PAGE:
Dimensions are 9" wide, 10" deep, 4" high and shipping weight of 18 pounds. Note that they are pure differential balanced designs with XLR inputs only.  We will have a small outboard stereo RCA to XLR adaptor available soon.

These are not soulless Class D switching amps, the are true Class AB designs biased on to about 20W chassis A. There is just an unbelievable lot of high class stuff packing in this small AVA designed chassis including mirror imaged audio boards and separate regulated power supplies for each channel and regulated output mosfet transistors too.


lovelexicon

  • Jr. Member
  • Posts: 26
Re: A second review of the new DVA 225 Monoblock amps
« Reply #10 on: 9 May 2021, 02:20 am »
"The 16 pound monoblock contains a 9 pound transformer rated at 400 VA.  This basically means that you are never going to get more than about 80% x 400 = 320 watts out of this amp under any circumstances...its just designed that way.  A bigger transformer would cost more, weigh more, would not fit in the chassis, and would give you a lot of power that you would probably never use.  As is true with all bridged amps, the impedance seen by the amp is 1/2 the speaker impedance.  So with 8 ohm speakers, the amp sees 4 ohms.  With 4 ohm speakers, the amp sees 2 ohms.  And with 2 ohm Maggies (in spots) the amp sees 1 ohm.  I have been running my prototype pair with 4 ohm speakers for months now and they seem very happy with that load.  They also seem ok on the bench with a 2 ohm load as long as you don't try and pull more than about 150w out of them."

Interested in the DVA225.  But given these specs, the Odyssey Audio Extreme Mono (at $3,400 a pair) is a very strong competitor.

Nick B

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Re: A second review of the new DVA 225 Monoblock amps
« Reply #11 on: 9 May 2021, 04:38 am »
I’ve not listened to any Odyssey amps other than at a show one time (and Klaus was great!)
but have heard great things about them. But for older guys like me, I can really appreciate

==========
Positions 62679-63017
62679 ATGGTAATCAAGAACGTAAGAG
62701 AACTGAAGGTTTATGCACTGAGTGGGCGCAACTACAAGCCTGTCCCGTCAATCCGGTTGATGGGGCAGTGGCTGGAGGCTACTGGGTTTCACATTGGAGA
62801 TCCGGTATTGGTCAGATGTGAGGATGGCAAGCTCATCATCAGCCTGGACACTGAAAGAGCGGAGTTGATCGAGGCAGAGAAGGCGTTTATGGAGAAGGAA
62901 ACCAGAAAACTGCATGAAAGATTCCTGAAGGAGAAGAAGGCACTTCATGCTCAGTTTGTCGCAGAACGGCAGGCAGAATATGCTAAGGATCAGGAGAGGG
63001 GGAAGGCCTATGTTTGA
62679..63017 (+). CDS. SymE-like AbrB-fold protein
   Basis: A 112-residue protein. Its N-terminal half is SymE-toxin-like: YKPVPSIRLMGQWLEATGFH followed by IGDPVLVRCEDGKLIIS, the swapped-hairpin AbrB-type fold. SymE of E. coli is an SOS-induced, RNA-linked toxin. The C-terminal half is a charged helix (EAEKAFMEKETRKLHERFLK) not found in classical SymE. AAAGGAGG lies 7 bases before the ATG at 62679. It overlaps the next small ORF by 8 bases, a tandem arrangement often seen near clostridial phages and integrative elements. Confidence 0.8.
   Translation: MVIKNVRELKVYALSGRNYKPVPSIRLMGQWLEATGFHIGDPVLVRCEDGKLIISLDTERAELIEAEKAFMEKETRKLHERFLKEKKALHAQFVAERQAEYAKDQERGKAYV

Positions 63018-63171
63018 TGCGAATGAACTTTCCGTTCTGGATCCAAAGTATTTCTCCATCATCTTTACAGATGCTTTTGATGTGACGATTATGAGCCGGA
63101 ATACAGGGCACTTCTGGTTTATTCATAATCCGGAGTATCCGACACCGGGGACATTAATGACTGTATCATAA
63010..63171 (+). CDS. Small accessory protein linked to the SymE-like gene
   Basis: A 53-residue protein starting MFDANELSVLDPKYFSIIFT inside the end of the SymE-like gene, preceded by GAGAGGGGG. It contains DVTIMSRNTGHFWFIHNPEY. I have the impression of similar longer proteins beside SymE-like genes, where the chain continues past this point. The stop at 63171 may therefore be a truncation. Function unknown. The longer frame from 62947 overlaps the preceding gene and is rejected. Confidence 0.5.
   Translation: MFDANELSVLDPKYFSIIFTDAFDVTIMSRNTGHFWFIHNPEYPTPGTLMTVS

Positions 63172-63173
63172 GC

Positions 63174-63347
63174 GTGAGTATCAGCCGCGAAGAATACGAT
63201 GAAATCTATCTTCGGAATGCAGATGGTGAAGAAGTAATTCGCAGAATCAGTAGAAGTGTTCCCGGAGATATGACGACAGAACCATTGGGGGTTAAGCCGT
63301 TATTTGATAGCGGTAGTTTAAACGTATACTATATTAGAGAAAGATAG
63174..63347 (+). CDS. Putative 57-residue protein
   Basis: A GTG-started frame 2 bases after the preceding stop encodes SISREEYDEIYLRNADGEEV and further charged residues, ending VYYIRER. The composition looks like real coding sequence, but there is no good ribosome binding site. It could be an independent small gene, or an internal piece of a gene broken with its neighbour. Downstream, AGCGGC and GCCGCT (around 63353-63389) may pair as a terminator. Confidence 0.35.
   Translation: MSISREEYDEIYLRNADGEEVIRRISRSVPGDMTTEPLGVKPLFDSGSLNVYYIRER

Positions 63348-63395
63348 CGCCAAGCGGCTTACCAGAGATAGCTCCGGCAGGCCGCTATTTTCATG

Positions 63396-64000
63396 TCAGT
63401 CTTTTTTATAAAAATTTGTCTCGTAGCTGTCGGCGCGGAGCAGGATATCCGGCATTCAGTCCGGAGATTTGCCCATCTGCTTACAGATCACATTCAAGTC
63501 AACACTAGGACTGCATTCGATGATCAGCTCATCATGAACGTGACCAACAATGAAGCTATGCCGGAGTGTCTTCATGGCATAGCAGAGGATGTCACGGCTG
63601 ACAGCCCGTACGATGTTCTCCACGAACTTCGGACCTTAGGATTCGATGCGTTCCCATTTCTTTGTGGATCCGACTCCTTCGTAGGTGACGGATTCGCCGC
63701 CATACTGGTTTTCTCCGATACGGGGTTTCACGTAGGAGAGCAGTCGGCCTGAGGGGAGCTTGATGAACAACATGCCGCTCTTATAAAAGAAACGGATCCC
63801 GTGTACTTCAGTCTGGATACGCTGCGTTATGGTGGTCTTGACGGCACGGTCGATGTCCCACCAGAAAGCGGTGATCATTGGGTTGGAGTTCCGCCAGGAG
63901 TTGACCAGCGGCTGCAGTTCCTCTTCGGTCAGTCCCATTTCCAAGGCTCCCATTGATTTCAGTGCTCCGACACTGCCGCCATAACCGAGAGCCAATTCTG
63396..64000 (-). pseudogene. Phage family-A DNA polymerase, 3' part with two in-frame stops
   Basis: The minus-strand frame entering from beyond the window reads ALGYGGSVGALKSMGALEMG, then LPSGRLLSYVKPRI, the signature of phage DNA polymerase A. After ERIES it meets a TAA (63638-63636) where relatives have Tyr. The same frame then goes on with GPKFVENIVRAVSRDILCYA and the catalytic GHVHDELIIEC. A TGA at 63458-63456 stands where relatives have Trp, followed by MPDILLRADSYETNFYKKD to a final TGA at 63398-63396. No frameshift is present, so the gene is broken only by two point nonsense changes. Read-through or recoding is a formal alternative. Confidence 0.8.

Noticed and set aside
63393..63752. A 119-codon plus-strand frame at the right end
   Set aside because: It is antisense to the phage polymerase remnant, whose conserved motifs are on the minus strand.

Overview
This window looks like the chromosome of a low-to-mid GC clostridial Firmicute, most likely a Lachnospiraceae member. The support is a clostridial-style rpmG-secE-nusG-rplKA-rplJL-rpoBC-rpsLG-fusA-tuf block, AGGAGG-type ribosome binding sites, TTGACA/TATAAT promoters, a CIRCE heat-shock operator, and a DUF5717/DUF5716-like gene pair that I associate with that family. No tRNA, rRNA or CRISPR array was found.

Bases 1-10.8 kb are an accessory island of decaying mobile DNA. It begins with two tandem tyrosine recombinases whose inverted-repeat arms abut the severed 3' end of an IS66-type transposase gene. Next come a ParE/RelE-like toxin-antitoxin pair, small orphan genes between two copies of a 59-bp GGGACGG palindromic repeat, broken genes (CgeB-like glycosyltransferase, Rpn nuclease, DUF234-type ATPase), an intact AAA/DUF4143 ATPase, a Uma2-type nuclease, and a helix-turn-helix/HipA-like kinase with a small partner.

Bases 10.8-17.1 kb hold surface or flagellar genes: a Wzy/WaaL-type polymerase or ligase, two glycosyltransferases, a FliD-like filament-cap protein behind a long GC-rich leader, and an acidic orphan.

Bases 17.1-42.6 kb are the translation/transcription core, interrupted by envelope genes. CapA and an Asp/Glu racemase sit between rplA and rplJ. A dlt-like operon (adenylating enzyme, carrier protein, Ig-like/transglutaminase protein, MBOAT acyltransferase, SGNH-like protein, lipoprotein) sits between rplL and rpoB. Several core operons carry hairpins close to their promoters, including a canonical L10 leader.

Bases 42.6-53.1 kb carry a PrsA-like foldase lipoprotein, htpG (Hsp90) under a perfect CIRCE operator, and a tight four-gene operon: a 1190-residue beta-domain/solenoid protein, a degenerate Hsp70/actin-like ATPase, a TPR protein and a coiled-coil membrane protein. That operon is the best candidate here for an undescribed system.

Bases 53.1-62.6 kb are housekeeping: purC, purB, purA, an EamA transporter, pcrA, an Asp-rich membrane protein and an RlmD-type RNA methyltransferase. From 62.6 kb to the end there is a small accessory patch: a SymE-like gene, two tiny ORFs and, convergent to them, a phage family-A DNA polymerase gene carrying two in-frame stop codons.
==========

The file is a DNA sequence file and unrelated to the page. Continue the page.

that the DVA M225s are 16 lbs each while the Odyssey Extreme Monos are 66 lbs each.
My aching back would say “thank you”  :thumb:

wjob

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Re: A second review of the new DVA 225 Monoblock amps
« Reply #12 on: 11 May 2021, 02:01 am »
Long-time reader, first-time poster here.

I was perhaps the first retail customer for the DVA 225 Monoblocks after emailing Frank about using the balanced outs from my preamp to run a second amplifier with RCA input.  (One could say he upsold me after suggesting not to do this.)

Let me say these amps are the real deal and have excellent tone and depth of soundstage that is amazing. I have replaced a Vision SET 120 with these amps, so my comments may be particularly useful to those familiar with the SET 120/400 family.  I will let other professional reviewers make broader comparisons.

My system for reference:
Bricasti M3 DAC with network renderer
PS Audio BHK Pre with Mazda 12AU7 NOS tubes
Vision SET 120/Ultravalve/DVA M225 as amps
Dynaudio Heritage Special Monitors (very fast, resolving, highly coherent)
Kimber Kable Hero/8TC
acoustical treatment of first reflections and bass traps in a small room

As you can see, I am very familiar with Frank's amps - I also own a Vision SET 400 in my large room system. For those familiar with the Vision SET range, you know what a great amp that is.  The SET 120 with single-ended inputs replaced a more expensive balanced Class D amp in my system and was better across the board, even in bass control.  The strengths of the SET range are its detail and intimacy, with a forward presentation and overall smoothness. I Greyhound Fan talks of the romantic midrange in these amps - I am not sure I am hearing the same thing, although perhaps the forward nature of these amps and their general smooth presentation gives this impression.  Certainly, they are very listenable amps with perhaps a bit of midrange emphasis but also a lot of detail on top and excellent deep bass.  The SET amps are also very fast.

In comparison, when I use the Ultravalve, I hear a more rounded presentation with a little less detail, but a very pleasant emphasis characteristic of EL34s.  The Ultravalve also gives a much more recessed presentation than the SET 120.  It makes the forward characteristics of the SET amps clear - if I were to criticize one thing about the SET amps, is that they have a front-row characteristic to the sound - for many this is a desirable trait and it certainly adds to the excitement the amp gives. However, in some systems, I could see this as a bit much. Also, for certain tracks the forward presentation can be a tiny bit fatiguing - I don't want to make too much of that comment as the amps certainly aren't the fatiguing type.